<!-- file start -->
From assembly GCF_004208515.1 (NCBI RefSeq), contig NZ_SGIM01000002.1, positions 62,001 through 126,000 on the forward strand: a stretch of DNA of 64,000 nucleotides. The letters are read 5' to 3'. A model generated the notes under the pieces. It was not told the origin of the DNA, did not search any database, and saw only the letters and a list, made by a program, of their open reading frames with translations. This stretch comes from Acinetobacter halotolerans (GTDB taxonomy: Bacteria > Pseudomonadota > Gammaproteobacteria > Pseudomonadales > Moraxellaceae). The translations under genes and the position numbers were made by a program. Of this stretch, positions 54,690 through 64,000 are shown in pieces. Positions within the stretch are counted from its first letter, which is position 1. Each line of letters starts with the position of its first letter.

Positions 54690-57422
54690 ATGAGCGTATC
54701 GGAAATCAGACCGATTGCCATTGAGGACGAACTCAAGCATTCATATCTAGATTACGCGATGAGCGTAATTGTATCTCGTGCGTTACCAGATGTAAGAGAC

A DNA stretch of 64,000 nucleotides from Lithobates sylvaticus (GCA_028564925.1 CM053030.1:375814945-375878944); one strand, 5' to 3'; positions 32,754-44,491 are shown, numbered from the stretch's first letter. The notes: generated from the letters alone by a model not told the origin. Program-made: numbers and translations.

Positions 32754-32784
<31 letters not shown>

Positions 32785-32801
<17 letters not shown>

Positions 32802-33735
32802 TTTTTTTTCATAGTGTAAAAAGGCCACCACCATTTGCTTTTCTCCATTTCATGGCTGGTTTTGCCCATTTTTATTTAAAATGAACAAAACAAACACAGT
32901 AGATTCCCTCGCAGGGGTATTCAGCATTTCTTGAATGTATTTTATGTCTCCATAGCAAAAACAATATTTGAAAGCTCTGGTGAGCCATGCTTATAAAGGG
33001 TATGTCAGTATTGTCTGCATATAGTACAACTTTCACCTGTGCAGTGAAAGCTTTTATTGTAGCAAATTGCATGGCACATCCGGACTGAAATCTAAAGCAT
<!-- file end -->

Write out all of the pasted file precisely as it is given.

From assembly GCF_004208515.1 (NCBI RefSeq), contig NZ_SGIM01000002.1, positions 62,001 through 126,000 on the forward strand: a stretch of DNA of 64,000 nucleotides. The letters are read 5' to 3'. A model generated the notes under the pieces. It was not told the origin of the DNA, did not search any database, and saw only the letters and a list, made by a program, of their open reading frames with translations. This stretch comes from Acinetobacter halotolerans (GTDB taxonomy: Bacteria > Pseudomonadota > Gammaproteobacteria > Pseudomonadales > Moraxellaceae). The translations under genes and the position numbers were made by a program. Of this stretch, positions 54,690 through 64,000 are shown in pieces. Positions within the stretch are counted from its first letter, which is position 1. Each line of letters starts with the position of its first letter.

Positions 54690-57422
54690 ATGAGCGTATC
54701 GGAAATCAGACCGATTGCCATTGAGGACGAACTCAAGCATTCATATCTAGATTACGCGATGAGCGTAATTGTATCTCGTGCGTTACCAGATGTAAGAGAC

A DNA stretch of 64,000 nucleotides from Lithobates sylvaticus (GCA_028564925.1 CM053030.1:375814945-375878944); one strand, 5' to 3'; positions 32,754-44,491 are shown, numbered from the stretch's first letter. The notes: generated from the letters alone by a model not told the origin. Program-made: numbers and translations.

Positions 32754-32784
<31 letters not shown>

Positions 32785-32801
<17 letters not shown>

Positions 32802-33735
32802 TTTTTTTTCATAGTGTAAAAAGGCCACCACCATTTGCTTTTCTCCATTTCATGGCTGGTTTTGCCCATTTTTATTTAAAATGAACAAAACAAACACAGT
32901 AGATTCCCTCGCAGGGGTATTCAGCATTTCTTGAATGTATTTTATGTCTCCATAGCAAAAACAATATTTGAAAGCTCTGGTGAGCCATGCTTATAAAGGG
33001 TATGTCAGTATTGTCTGCATATAGTACAACTTTCACCTGTGCAGTGAAAGCTTTTATTGTAGCAAATTGCATGGCACATCCGGACTGAAATCTAAAGCAT